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Teaching union wants more protection for girls in Afghanistan

The boss of the EIS has written to the prime minister and first minister.
The boss of the EIS has written to the prime minister and first minister.

The UK and Scottish governments need to do more to protect girls’ and women’s education in Afghanistan,  a teaching union has said.

The Educational Institute of Scotland (EIS) has written to both Boris Johnson and Nicola Sturgeon to highlight the issue.

EIS general secretary Larry Flanagan has said that safety of students in Afghanistan is “severely threatened” by the Taliban.

When the Taliban took power following the withdrawal of American troops they instructed girls and young women to stay home from school.

Millions of people tried to flee the country following after US forces departed in August.

The Taliban had previously claimed their ban on girls’ education was temporary but this was questioned by Nobel Laureate Malala Yousafzai.

The Pakistani activist was shot in the head by a Taliban gunman in 2012 after campaigning for girls’ schooling.

Afghan girls attend school in Herat, Afghanistan, in 2019.

Progress taking a backwards step

The EIS is also calling for what it calls “enhanced humanitarian assistance” for those who have fled Afghanistan.

Refugees started to arrive in the north-east in September and have already begun their new lives.

Mr Flanagan said the Taliban is “reversing” years of progress when it comes to education.

He also said that things are “getting worse” for girls who want to attend school.

Mr Flanagan said: “Despite recent assurances from the Taliban, Education International (EI) member organisations in Afghanistan are reporting that the situation is getting worse for women teachers and students, especially girls.

“The international community needs to act to ensure that the right to education for all is safeguarded and particular attention is given to decisions and policies impacting on girls and women in Afghanistan.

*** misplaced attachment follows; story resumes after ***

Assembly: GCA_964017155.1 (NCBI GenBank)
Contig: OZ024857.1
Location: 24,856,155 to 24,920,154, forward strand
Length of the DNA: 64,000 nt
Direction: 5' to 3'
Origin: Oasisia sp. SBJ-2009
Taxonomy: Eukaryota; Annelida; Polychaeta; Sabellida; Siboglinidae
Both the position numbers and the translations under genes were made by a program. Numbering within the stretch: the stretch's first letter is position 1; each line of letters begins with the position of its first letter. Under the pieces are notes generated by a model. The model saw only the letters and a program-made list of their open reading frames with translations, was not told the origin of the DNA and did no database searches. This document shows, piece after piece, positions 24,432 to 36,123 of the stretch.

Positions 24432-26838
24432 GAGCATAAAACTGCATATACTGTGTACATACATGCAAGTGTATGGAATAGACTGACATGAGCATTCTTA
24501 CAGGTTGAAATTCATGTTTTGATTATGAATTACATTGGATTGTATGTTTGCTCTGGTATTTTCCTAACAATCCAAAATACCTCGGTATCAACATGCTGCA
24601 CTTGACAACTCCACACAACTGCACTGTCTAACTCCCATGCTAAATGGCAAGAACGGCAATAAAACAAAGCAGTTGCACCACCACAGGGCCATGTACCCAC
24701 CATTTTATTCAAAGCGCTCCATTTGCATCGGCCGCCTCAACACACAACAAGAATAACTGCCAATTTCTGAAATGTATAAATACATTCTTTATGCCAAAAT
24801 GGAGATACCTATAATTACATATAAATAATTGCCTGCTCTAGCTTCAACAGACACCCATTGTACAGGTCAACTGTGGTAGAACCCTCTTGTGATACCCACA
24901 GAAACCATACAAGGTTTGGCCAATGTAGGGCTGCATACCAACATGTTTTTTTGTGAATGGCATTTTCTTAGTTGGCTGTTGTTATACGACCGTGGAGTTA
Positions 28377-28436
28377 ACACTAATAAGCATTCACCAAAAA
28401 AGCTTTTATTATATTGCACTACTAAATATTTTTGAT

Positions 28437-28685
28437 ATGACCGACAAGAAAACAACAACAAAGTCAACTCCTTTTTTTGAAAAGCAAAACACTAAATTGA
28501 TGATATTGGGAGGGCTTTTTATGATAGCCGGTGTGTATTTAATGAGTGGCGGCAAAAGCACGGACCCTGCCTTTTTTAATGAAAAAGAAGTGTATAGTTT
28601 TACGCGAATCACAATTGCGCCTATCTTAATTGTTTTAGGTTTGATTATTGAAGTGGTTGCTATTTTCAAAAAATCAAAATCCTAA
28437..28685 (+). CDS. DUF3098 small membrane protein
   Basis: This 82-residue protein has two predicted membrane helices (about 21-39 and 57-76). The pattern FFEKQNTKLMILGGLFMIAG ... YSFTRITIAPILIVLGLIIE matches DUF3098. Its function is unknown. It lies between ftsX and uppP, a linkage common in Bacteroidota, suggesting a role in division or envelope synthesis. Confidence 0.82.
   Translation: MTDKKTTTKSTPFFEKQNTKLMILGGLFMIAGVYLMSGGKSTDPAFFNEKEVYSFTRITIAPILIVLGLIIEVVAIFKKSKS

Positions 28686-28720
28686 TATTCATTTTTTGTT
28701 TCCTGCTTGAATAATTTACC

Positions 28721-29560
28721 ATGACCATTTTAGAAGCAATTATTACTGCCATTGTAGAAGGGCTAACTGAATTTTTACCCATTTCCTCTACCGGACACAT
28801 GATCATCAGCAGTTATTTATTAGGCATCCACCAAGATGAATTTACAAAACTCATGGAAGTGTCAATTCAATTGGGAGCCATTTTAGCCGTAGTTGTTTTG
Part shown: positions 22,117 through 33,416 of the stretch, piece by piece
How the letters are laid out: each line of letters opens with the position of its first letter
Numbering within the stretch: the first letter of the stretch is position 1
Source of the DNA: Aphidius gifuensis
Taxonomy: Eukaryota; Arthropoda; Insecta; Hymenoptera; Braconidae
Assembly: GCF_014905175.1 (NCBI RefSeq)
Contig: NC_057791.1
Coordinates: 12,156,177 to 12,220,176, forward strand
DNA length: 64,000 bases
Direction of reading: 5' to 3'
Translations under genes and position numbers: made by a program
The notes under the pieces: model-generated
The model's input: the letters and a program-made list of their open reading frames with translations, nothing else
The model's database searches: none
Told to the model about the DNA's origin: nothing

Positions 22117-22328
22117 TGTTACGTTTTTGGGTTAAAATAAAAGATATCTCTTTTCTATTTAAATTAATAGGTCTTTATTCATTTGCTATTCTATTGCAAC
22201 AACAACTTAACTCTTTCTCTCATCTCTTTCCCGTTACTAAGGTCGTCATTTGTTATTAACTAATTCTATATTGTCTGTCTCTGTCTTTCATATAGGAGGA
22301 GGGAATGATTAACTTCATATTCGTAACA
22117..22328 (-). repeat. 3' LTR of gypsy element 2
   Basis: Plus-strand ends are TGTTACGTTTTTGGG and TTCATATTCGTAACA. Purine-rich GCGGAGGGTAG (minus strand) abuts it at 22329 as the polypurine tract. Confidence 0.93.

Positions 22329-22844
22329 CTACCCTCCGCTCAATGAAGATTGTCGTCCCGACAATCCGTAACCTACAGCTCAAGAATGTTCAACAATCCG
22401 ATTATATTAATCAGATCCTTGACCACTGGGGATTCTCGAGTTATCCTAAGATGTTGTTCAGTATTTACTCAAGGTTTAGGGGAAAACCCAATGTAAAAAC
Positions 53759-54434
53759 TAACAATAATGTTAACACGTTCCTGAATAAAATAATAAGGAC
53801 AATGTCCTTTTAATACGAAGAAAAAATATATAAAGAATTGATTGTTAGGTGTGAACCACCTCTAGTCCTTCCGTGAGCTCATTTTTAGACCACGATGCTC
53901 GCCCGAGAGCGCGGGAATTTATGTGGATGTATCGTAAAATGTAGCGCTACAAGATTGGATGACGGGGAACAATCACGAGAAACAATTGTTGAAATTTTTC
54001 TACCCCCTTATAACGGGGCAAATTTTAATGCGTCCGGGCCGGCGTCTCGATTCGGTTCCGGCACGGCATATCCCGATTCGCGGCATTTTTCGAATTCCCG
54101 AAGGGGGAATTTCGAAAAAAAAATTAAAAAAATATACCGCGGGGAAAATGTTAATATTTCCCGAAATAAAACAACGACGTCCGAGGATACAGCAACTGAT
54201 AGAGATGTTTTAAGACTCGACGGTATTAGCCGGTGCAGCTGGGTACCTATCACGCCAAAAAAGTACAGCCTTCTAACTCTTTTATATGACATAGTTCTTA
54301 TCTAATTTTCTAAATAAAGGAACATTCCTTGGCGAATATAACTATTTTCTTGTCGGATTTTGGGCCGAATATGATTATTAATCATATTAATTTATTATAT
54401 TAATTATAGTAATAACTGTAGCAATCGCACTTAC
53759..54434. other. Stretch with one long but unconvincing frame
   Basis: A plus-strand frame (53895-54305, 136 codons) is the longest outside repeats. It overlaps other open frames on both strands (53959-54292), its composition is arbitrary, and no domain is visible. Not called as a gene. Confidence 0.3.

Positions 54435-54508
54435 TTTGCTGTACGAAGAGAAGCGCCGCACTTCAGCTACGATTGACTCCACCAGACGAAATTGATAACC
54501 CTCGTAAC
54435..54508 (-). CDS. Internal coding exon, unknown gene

“The safety and security of all students and educators, especially girls and women are severely threatened.

“The Taliban government recently barred girls and women from attending secondary schools.”

The EIS wants more to be done to protect girls’ education.

Government has ‘moral responsibility’

In his letter to the prime minister, Mr Flanagan said the government in London has a “moral responsibility” to provide help to those who left Afghanistan.

He said it was important to support refugees after the UK’s involvement in the conflict in Afghanistan.

Mr Flanagan wrote: “It is the EIS view that the UK Government has a moral responsibility to provide humanitarian support, to facilitate rescue/resettlement and to provide asylum to Afghan refugees in light of our longstanding military operations in Afghanistan.”

What do the governments say?

A UK Government spokesperson said: “We strongly support the full and equal right of Afghan girls to education.  We are working alongside international partners, to press the Taliban to ensure that girls are able to return to secondary school as soon as possible and that schools are protected as safe spaces for all.

“We have doubled our aid for Afghanistan this financial year to £286 million in order to provide life-saving aid, including to women and girls.”

The Scottish Government’s Secretary for External Affairs Angus Robertson said: “A tragedy is engulfing Afghanistan and Scotland is ready and willing to play our part in helping.

“The Scottish Government will not only provide humanitarian assistance, but is committed to playing a full role in assisting and welcoming the resettlement and relocation of Afghans at risk.

“The Scottish Government has made £600,000 available to the people of Afghanistan through the Humanitarian Emergency Fund, including donating £240,000 to the Disasters Emergency Committee for their appeal launched on December 15.

“This will provide crucial help to those desperately in need in the midst of this harrowing crisis. And this is in addition to the financial commitment the Scottish people already make to the UK’s aid budget through tax contributions.”

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